Click here to enlarge figure

Figure 2. Interactions between TA systems. (A) In most cases, antitoxins and toxins only interact with their cognate partners; (B) chromosomal systems can interact with homologous systems, such as for anti-addiction; (C) TA systems can bind non-canonical antitoxins and toxins, which can lead to network formation and (D) a toxin can be inhibited by a protein not related to TA systems, as in the case of Dmd of the T4 phage.
Toxins 06 00304 g002 1024

2.1.2. TA systems Trans-Activation by Non-cognate Toxins

As most type II toxins are endoribonucleases, the expression of these toxins may impact gene expression in general (see below) and, in particular, that of TA systems. It was shown that overexpression of E. coli toxins (RelE, MazF, MqsR, HicA and HipA) trans-activates the relBE system by alleviation of transcriptional repression [53]. In addition, post-transcriptional regulations of newly synthesized mRNAs occur, as toxin overexpression might lead to the degradation of the antitoxin-encoding portion of mRNAs and accumulation of the toxin-encoding region [53]. As a result, this could generate an unbalanced antitoxin:toxin ratio, leading to toxin accumulation. However, this might not be a universal phenomenon, as the antitoxin transcript of a plasmidic system was recently shown to be unaffected by its cognate toxin. The authors proposed that this would allow for reversible activation of TA systems [54]. Recently, the Wood group showed that the E. coli mqsRA system activates the type V ghoST system [55]. The molecular mechanism relies on the endoribonuclease activity of the type II MqsR toxin. MqsR activates the expression of ghoT by cleaving the antitoxin-encoding portion of the ghoS-ghoT messenger [55].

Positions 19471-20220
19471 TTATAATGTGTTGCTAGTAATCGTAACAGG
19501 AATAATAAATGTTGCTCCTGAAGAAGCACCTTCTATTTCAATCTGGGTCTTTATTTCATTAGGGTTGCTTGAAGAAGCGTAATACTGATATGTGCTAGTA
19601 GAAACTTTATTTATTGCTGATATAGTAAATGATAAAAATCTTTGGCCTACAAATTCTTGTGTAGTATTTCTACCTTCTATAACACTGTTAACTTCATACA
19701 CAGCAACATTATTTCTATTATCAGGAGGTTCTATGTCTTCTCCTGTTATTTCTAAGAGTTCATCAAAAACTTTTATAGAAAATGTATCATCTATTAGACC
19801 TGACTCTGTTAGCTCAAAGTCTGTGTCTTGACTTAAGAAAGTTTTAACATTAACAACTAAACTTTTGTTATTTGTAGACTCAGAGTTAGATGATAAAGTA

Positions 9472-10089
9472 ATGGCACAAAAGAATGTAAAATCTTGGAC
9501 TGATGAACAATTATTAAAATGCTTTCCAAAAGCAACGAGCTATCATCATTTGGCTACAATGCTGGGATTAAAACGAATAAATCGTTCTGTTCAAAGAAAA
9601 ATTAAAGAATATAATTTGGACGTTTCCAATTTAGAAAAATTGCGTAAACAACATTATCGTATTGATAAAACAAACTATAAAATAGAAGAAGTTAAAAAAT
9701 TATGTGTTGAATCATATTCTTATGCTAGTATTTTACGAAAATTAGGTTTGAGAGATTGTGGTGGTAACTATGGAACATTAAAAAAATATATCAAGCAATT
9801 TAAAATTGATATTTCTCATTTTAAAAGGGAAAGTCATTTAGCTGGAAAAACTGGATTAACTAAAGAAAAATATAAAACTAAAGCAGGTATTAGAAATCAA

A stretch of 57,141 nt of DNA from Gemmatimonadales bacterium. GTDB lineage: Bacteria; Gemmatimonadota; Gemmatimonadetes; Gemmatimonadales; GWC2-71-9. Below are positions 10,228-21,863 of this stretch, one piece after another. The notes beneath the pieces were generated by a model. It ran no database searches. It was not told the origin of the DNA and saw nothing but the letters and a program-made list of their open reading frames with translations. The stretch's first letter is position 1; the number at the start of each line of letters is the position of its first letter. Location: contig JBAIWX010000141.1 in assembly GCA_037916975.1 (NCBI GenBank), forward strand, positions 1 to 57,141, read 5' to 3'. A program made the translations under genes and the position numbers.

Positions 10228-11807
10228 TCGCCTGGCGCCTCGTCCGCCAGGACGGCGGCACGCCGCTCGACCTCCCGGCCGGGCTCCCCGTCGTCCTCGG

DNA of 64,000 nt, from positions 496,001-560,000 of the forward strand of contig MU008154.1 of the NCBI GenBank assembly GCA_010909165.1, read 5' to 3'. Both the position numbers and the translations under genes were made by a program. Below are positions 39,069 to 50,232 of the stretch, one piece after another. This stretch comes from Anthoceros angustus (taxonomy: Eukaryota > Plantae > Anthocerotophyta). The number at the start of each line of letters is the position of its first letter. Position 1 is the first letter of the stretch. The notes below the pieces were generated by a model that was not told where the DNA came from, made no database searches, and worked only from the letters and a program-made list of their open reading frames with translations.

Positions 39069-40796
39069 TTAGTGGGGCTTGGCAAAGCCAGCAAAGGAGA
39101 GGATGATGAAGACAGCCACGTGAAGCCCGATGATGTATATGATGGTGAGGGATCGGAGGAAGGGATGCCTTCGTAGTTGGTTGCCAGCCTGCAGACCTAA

Trans-activation of E. coli TA systems has also been reported upon overexpression of phage and plasmid-encoded toxins, e.g., overexpression of the type II Doc toxin encoded by the P1 phage leads to relBE trans-activation [56] and that of the Shigella plasmid, pMYSH6000 VapC, activates the type II yefM-yoeB system [57]. However, it is not known whether these toxins specifically degrade the antitoxin-encoding portion of the messenger. In the same line of reasoning, one could also imagine that in the addiction phenomenon, plasmid-encoded toxins induce a chain reaction by indirectly activating chromosomally-encoded toxins.

In general, the molecular mechanisms underlying trans-activation remain to be determined. In the case of type II systems, it is not clear how the first step of trans-activation occurs. How is the non-cognate toxin able to alleviate repression of a given TA operon? In the case of cognate systems, it has been shown by several groups [26,27,58] that disruption of the antitoxin:toxin ratio in favor of toxin allows the formation of a specific toxin-antitoxin complex unable to mediate repression, thereby allowing re-synthesis of both components. However, in the case of a non-cognate toxin, one would have to imagine that non-cognate complexes are formed and share the same properties. Another hypothesis relies on the fact that all these experiments have been performed with toxins showing translation inhibition activity. Overexpression of these toxins will lead to translation arrest. As antitoxins are unstable, they would be rapidly degraded, leading to repression alleviation. Therefore, trans-activation could be a secondary effect of translation inhibition. However, as some specificity is observed (a given toxin does not trans-activate all the TA systems), the mechanisms involved might be subtler.